I read from your post that you would feed 60 liters per minute. Now i understand that your feed rate is not 60 but 6 litres per minute. Sorry for my mistake.

Use of the values mentioned in those studies would be in-practical in your case i suppose.

I have 15 cm wide angle iron riffle sluice-box followed by 30 cm wide expanded metal sluice box, 1000 l/min water pump and six men shovelling dirt into flume. My practical feed rate is about 60 litres per minute. It works well.
By my opinion, this would require a table of some kind rather than a sluice box, a Miller, shaker or wave table. At least i know that Miller tables are good in catching flaky gold and particles coming out of ball mill will be flaky. Miller table is cheap and easy to make DIY but requires a person all the time. For 6 litre per minute feed the table should be two meters wide at least and that would be difficult to handle for one person.

It is not 6 l/m it is 128 l/m

Tables has slimes and fines.

So, a 6″ sluice x 10′ long? How did I SIZE this sluice?
How_to_SIZE_a_SluiceBoxMy suggestion is to give Doc at GoldHog in the US a call – explain what you are doing and pick his brain. I have not talked to him directly, but heard him on a radio show and have watched all his videos with interest. He knows what he is talking about. He constantly tests and develops placer equipment. On the radio show, he told people to talk to him directly with their circumstances and he would provide his input. There are many factors to consider, not just sluice size – changing up one thing will impact other things.

At the end of the day, test your tailings to see what is being lost and make the necessary adjustments. If you are building something from scratch, then a general rule is longer is better if you have the water volume to run it.

I see I assumed this was placer.

As the subject has now moved outside my area of expertise, all I can offer is an opinion based upon my limited understanding.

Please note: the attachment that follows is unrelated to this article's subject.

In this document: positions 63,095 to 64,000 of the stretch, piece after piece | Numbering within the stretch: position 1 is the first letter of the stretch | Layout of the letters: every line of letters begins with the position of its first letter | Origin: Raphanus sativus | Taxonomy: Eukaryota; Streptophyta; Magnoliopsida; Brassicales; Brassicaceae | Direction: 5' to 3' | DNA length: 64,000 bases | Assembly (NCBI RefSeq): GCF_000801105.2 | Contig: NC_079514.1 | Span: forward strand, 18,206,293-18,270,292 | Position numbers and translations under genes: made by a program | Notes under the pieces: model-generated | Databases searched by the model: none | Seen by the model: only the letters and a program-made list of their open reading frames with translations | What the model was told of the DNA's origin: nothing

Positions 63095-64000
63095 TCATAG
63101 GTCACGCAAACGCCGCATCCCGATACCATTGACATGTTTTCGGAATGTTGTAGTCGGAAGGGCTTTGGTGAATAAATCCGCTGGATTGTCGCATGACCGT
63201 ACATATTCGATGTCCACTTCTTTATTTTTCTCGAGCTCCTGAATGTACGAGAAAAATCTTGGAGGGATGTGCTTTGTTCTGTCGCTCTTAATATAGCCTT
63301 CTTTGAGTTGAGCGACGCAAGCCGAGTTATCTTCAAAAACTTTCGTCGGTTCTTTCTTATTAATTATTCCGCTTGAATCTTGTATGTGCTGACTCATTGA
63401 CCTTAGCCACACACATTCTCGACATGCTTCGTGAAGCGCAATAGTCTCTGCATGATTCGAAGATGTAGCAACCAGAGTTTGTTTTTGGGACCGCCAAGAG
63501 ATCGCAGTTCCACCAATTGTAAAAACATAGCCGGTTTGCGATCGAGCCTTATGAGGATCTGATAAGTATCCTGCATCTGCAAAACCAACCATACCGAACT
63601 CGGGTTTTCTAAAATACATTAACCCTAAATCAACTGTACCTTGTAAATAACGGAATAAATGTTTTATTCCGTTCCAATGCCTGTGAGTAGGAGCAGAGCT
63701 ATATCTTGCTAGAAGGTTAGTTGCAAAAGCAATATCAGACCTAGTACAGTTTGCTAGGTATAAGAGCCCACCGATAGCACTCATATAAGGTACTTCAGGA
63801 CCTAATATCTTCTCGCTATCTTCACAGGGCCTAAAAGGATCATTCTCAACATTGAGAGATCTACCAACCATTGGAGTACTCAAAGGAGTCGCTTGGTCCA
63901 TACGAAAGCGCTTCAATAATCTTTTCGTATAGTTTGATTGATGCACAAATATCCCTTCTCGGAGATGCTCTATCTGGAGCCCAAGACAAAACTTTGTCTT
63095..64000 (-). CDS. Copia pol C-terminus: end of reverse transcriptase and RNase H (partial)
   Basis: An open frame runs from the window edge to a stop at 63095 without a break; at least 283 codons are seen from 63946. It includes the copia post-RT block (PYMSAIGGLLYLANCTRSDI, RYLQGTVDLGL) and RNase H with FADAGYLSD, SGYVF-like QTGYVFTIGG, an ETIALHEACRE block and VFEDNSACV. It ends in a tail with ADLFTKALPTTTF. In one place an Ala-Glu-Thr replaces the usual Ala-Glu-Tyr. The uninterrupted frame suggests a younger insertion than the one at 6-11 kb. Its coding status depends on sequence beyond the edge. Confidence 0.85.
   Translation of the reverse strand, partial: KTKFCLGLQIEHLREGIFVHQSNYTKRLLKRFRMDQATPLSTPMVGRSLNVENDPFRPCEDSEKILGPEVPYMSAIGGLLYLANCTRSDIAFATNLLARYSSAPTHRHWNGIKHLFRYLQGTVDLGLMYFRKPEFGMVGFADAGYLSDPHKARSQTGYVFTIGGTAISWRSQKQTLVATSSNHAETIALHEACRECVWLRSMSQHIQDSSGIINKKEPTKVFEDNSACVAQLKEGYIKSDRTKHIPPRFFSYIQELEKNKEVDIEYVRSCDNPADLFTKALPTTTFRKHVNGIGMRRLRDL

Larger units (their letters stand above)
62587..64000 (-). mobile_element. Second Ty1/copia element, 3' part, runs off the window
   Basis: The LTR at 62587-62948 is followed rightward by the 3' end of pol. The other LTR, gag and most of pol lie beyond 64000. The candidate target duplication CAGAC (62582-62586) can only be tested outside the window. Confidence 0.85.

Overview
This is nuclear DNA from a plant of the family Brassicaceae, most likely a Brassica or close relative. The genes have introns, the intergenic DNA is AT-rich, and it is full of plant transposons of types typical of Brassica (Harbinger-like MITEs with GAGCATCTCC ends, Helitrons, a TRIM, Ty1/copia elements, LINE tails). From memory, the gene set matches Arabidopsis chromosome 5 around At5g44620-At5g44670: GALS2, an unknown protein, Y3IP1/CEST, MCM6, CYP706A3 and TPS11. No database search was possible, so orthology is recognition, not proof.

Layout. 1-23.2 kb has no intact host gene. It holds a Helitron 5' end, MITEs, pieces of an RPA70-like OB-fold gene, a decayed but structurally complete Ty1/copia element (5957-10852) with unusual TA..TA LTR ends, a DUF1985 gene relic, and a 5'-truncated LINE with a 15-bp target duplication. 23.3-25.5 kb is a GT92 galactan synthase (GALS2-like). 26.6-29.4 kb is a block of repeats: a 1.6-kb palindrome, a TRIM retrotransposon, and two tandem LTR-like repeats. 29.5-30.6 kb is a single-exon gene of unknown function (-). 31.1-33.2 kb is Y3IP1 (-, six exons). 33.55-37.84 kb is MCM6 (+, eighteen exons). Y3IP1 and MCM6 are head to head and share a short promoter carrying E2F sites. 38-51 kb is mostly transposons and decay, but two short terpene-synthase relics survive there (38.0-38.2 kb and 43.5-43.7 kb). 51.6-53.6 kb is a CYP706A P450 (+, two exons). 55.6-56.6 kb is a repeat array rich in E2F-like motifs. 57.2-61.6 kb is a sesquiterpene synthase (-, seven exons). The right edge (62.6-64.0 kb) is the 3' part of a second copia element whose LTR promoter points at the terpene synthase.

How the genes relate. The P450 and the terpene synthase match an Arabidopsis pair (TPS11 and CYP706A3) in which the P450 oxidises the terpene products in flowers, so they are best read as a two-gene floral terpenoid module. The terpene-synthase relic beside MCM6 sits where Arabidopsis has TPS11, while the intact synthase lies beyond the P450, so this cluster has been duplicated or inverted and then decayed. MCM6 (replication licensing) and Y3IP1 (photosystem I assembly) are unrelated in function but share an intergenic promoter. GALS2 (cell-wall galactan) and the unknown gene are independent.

With the grind to 200 mesh @ 1tph, I don’t think a sluice is the best recovery device.
The reasons are:
200 mesh is 75 microns. At that size, almost any turbulence in the water will keep the gold in suspension.
Now granted, 200 mesh is the screen size and there is always some over-grind. So anything larger than 200 mesh is sent back around while the -200 is passed.

200 mesh makes a serious slurry and if there is much feldspar in the grind, you are gonna get clay. Clay and sluice boxes don’t get along well when the feed is a thick slurry.

Lengthening the box brings in a periodic transverse current that reintroduces turbulence in the flow. The general flow in a sluice should be as laminar as possible to permit gravity to be the major influence in material transport. You want controlled turbulence at the bed. This turbulence, like any other, reduces the velocity of the water right up against it. So the problem is you have a real small particle of gold that falls relatively slow through a stable water, now being in a flowing water column. Because of its size and weight, ant turbulence keep the particle either in suspension or in long skips. This argues for a longer sluice to catch the skippers. But there is that periodic turbulence reintroducing more turbulence. It is a catch-22. Longer to catch, but reintroduce turbulence which requires longer.

So not just a sluice, I don’t think any of the standard gravity devices is a good idea.